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Research Paper | August 1, 2012

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Effect of protected area category on mammal abundance in Western Ghana

Emmanuel Danquah, Samuel K. Oppong, Mac E. Nutsuakor

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J. Bio. Env. Sci.2(8), 50-57, August 2012

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Abstract

A comparative study of the species composition and encounter rates of mammals (>400g) in two different protected area categories was conducted in the Bia-Goaso Forest Block in western Ghana from April 2008 to February 2009. One hundred and eighty-seven line transects were systematically distributed in an extensive network of 2 wildlife reserves and 9 forest reserves. Mammal signs (droppings and tracks) belonging to twenty-three species (2 rodents; 5 primates; 6 carnivores and 10 ungulates), representing 4 Families and 17 Genera were recorded for the survey period. The most abundant species recorded were brush-tailed porcupine (Antherurus africanus 14.0%), mammal signs, marsh cane rat (Thryonomys swinderianus; 13.4%), Maxwell’s duiker (Cephalophus maxwelli; 11.3%) and bushbuck (Tragelaphus scriptus; 10.2%). Large mammals, including elephant (Loxodonta africana cyclotis), buffalo (Sycerus caffer nanus), chimpanzee (Pan troglodytes verus) and leopard (Panthera pardus) had relative abundance of less than 1.0%. Mammal density was significantly greater (Mann-Whitney U test: U=3057.0, P<0.01) in wildlife reserves (31 signs per km; 66%) than forest reserves (16 signs per km; 34%). Species richness in wildlife reserves (13 species; 57%) was however not very different (U=2262.5, P>0.05) from forest reserves (10 species; 43%).The forest reserves seem to be achieving only partial success in protecting wildlife, whereas wildlife reserves seem to be considerably more effective, although not entirely successful. The results calls for renewed efforts to include more wildlife protection in the management priorities of Ghana’s forest reserves.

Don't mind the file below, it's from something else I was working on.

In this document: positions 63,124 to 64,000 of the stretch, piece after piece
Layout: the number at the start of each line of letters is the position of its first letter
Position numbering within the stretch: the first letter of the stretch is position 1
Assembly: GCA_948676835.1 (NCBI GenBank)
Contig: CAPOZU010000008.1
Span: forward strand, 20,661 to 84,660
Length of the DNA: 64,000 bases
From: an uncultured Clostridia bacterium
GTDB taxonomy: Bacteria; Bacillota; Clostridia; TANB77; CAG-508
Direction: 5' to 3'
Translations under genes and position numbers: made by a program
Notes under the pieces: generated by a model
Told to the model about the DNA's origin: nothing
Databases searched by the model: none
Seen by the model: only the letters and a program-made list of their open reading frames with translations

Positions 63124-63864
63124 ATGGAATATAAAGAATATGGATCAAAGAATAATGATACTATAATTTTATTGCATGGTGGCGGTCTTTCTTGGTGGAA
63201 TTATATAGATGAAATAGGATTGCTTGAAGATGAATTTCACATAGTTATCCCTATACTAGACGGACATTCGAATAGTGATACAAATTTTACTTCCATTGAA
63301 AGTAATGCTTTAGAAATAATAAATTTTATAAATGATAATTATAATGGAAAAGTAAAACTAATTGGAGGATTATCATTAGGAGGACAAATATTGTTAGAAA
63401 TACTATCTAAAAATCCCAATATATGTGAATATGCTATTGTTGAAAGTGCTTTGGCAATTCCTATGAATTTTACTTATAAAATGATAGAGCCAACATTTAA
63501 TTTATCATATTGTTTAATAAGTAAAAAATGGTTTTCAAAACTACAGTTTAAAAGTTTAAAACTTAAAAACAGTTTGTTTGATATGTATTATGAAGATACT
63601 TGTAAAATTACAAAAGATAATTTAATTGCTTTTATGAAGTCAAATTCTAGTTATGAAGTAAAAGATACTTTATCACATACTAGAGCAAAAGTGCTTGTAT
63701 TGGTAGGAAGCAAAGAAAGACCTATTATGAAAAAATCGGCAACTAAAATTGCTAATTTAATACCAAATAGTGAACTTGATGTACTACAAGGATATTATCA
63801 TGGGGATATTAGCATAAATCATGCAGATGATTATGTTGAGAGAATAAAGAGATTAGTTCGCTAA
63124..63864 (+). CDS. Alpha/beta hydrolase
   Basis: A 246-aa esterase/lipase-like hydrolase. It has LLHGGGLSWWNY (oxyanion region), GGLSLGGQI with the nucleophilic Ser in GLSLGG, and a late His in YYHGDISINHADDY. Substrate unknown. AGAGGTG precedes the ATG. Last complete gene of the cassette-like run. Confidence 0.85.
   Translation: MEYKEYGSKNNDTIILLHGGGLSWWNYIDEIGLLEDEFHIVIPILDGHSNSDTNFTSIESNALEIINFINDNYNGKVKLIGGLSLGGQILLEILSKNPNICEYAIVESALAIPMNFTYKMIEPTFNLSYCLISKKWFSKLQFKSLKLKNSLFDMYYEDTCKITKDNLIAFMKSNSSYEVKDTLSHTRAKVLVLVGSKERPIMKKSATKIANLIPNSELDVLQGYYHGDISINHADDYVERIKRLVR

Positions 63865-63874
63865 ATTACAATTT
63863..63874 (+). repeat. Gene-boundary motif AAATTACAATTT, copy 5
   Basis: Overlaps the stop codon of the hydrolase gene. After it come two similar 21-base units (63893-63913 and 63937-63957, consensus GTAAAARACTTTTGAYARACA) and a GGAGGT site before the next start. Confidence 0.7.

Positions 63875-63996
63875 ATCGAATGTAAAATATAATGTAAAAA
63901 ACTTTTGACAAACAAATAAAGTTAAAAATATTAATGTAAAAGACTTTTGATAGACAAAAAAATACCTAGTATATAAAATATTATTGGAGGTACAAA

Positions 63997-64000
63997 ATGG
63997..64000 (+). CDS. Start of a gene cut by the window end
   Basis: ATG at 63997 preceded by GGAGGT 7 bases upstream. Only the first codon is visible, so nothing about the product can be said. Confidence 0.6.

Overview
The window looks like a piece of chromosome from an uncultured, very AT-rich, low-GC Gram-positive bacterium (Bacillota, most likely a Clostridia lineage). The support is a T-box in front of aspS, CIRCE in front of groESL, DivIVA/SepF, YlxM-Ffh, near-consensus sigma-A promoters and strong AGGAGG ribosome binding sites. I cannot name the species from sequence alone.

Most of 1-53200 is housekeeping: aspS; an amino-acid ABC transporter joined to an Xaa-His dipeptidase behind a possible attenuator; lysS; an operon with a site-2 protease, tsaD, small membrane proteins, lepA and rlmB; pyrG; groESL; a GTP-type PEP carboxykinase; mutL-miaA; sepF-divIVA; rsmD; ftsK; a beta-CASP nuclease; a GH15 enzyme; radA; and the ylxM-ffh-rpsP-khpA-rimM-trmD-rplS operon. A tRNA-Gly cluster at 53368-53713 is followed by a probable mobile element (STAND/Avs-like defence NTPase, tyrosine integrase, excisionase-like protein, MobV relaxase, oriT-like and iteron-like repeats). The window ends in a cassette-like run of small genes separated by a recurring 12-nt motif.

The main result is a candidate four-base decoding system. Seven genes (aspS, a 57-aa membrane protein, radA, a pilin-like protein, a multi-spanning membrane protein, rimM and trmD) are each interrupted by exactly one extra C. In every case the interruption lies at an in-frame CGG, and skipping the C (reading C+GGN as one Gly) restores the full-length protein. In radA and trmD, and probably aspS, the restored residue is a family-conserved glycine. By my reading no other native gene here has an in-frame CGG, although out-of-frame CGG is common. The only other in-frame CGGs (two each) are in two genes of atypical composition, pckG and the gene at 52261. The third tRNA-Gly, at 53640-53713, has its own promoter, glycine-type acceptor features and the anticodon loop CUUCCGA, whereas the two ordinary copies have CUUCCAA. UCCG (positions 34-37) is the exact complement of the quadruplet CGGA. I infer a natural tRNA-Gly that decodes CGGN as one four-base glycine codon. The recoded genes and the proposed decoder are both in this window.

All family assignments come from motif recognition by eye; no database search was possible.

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Effect of protected area category on mammal abundance in Western Ghana

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